Haunting Ground began its existence at Capcom as "Clock Tower 4," but as development moved on they decided to separate it from the classic series. The game underwent many overhauls throughout it's creation, including replacing a child protagonist and a small terrier, with the teenage Fiona and a white German shepherd. These changes stem from the decision to deviate from the Clock Tower series and move towards a slightly more sexual story and design. The Japanese name of this game is "Demento," which could not be used in the American release for legal reasons.
Haunting Ground was one of the last classic survival horrors relying on item conservation and fixed camera angles to convey a sense of suspense and terror. It had limited combat and rather relied on the use of hiding and the strategic use of Fiona's dog Hewie. Due to the lack of any powerful attacks the player relied on hiding spots located through out the environments to evade your stalkers much like in Clock Tower 3. This and the ability to give commands to Hewie made up the core game play. Hewie also responded to positive or negative treatment. The better you treated him the more likely it was that he would follow your instructions. If you treated him poorly or gave him bad food, he would ignore or even attack you. There where also multiple herbs and items to help in your mission of escaping the twisted mansion. As with most survival horror games HG had a wide variety of puzzles you had to solve in order to move on. They often required a lot of searching and backtracking to collect items and find clues to move on. It is rather easy to die, and there are dozens of scripted death scenes throughout the game depending on the mistakes Fiona makes. Many of said deaths are actually extremely violent and disturbing, though nearly all of them cut away from Fiona as she is being brutalized.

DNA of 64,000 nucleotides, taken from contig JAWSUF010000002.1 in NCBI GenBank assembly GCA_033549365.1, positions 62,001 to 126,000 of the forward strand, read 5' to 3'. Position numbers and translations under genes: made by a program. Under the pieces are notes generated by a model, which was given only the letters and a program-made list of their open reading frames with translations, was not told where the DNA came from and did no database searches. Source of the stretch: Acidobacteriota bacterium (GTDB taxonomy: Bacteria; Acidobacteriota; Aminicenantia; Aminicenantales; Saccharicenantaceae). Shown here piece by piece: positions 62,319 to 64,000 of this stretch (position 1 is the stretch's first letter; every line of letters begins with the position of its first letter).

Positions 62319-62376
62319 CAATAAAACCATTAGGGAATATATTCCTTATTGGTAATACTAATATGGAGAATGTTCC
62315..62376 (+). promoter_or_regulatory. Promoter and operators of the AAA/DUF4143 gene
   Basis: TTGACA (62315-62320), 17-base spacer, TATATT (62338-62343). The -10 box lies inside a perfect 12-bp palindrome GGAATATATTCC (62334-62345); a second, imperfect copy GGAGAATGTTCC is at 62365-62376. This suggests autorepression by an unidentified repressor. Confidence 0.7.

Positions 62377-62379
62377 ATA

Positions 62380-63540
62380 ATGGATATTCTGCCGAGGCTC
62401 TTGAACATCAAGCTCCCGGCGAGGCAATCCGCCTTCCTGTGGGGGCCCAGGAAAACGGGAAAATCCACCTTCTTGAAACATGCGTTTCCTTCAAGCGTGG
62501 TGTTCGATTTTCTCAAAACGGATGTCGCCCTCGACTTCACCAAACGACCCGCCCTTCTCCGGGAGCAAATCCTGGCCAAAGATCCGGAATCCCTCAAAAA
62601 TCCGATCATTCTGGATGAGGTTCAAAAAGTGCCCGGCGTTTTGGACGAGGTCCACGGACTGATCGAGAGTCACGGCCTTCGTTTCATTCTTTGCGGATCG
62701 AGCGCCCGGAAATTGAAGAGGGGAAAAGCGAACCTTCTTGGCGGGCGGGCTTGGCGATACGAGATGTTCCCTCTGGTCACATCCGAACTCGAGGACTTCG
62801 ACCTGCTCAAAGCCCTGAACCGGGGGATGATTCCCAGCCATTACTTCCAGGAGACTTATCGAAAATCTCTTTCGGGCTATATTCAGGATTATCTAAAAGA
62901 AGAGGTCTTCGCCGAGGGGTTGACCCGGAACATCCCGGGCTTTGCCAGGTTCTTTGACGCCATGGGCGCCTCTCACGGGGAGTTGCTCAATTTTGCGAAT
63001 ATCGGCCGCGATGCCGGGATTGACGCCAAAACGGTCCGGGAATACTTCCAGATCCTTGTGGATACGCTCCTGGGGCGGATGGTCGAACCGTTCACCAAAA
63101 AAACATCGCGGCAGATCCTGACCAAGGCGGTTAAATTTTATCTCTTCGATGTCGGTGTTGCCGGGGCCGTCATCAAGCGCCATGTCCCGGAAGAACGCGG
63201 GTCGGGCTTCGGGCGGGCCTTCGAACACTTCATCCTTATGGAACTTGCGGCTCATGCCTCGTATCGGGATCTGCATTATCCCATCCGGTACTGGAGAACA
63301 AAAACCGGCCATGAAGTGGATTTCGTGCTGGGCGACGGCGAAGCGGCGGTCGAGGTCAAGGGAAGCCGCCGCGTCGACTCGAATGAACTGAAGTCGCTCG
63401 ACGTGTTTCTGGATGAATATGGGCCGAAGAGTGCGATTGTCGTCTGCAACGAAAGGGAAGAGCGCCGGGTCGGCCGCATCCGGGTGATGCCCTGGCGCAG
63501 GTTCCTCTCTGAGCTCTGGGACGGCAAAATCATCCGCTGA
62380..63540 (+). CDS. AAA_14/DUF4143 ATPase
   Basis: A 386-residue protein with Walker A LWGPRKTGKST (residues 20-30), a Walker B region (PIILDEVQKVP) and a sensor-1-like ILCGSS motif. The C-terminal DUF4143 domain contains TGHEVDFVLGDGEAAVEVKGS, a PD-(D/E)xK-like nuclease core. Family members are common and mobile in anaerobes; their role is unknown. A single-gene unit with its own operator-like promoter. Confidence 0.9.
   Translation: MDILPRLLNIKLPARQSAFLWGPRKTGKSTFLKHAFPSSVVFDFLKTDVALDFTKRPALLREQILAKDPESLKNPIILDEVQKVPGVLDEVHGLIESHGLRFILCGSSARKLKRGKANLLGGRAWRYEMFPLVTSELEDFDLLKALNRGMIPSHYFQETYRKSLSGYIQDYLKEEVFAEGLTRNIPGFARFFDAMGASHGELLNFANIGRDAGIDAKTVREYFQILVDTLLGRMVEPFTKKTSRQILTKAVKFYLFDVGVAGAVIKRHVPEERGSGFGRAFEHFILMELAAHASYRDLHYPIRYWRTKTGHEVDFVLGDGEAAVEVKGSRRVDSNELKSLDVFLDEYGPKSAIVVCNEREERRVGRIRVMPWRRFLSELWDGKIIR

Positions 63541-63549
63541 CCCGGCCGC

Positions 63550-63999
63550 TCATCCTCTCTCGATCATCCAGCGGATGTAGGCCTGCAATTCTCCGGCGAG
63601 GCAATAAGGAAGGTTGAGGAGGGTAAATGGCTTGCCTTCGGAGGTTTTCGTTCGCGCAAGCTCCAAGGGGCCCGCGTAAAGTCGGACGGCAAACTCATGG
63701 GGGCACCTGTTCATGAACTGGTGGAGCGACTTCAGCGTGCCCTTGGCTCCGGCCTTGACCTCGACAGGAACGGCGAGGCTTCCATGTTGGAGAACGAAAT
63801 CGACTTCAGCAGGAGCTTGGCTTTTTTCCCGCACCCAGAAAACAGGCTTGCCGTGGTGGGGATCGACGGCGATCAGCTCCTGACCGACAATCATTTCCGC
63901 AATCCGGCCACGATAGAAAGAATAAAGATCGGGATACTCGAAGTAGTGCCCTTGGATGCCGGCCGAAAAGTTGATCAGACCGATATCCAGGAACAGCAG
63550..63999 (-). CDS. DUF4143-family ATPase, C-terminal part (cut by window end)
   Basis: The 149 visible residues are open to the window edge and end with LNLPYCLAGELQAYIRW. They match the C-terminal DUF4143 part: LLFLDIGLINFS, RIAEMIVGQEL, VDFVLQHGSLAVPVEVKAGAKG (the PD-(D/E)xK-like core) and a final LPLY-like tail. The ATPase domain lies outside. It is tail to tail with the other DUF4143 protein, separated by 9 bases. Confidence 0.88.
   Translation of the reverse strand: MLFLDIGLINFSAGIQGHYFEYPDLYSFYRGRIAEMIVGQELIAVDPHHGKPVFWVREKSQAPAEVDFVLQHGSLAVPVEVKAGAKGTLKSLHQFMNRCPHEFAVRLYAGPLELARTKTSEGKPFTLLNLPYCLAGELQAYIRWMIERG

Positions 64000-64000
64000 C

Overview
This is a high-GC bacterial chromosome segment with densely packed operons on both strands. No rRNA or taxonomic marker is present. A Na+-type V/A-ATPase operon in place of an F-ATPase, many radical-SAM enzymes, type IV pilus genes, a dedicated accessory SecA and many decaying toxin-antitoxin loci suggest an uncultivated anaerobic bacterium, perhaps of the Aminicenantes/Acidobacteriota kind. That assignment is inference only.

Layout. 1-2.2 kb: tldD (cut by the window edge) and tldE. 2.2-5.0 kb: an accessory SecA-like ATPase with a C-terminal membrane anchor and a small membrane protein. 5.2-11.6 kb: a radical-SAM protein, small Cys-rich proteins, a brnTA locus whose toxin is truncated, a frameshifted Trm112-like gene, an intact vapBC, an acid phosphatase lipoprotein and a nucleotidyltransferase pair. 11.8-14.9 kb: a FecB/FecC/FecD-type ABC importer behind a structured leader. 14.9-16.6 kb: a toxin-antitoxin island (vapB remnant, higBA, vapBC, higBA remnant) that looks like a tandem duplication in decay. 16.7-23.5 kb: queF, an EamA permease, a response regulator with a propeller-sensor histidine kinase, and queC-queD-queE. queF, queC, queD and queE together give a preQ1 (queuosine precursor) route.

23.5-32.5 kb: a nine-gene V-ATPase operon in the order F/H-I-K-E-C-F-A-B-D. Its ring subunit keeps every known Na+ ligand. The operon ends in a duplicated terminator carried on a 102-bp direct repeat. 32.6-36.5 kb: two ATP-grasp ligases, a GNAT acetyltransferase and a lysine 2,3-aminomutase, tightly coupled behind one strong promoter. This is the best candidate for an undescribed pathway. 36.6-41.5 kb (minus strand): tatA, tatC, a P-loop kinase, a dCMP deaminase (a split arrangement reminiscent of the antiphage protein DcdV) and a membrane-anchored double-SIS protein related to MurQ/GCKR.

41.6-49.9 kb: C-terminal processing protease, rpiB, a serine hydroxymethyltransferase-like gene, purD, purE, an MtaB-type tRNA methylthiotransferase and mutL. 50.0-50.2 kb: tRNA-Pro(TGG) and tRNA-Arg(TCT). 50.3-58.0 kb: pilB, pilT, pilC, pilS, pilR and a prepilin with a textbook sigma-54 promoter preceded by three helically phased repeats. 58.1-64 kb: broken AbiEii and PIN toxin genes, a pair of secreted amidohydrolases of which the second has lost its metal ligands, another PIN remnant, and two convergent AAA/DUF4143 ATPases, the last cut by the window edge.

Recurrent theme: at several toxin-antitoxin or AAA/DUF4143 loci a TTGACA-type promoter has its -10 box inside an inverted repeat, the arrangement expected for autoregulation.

The main body of the story revolves around Fiona waking up in a strange mansion in rags. She remembers bits and pieces of a car accident, but little else. She soon discovers that the mansion is inhabited by strange characters who all seem to have an interest in her, though none seem particularly friendly. As she explores the mansion, she also meets Hewie who was chained to a tree, freeing him out of compassion. Hewie later shows up to save her from an attack by Debilitas. From then on they are companions, and Fiona goes on to learn of a plot involving her, magic, alchemy, cloning and other supernatural happenings. The characters' interactions, moods and over all design conveyed a deep sense of perversion and depravity. Much of the story was based heavily between the friendship of Hewie and Fiona and this relationship carried the game for it's entirety. In fact, the overall treatment of Hewie was one of the factors that determined the ending you received.
The unique audio design and grim, mechanical, musical score helped build a suspenseful gameplay experience that helped HG stand out from other similar games. Released in 2005 it marked the end of the classic horror game as Resident Evil 4, and FPS horror games such as Condemned emerged moving the genre into the Action Horror era. The game scored fairly high with fans and reviewers despite it's old fashioned ways, but mediocre sales condemned it to a one shot franchise.
Fiona's dog, Hewie, has a cameo in Resident Evil 4 when Leon finds him caught in a bear trap, and is given the choice to free him and gain his help briefly later in the game.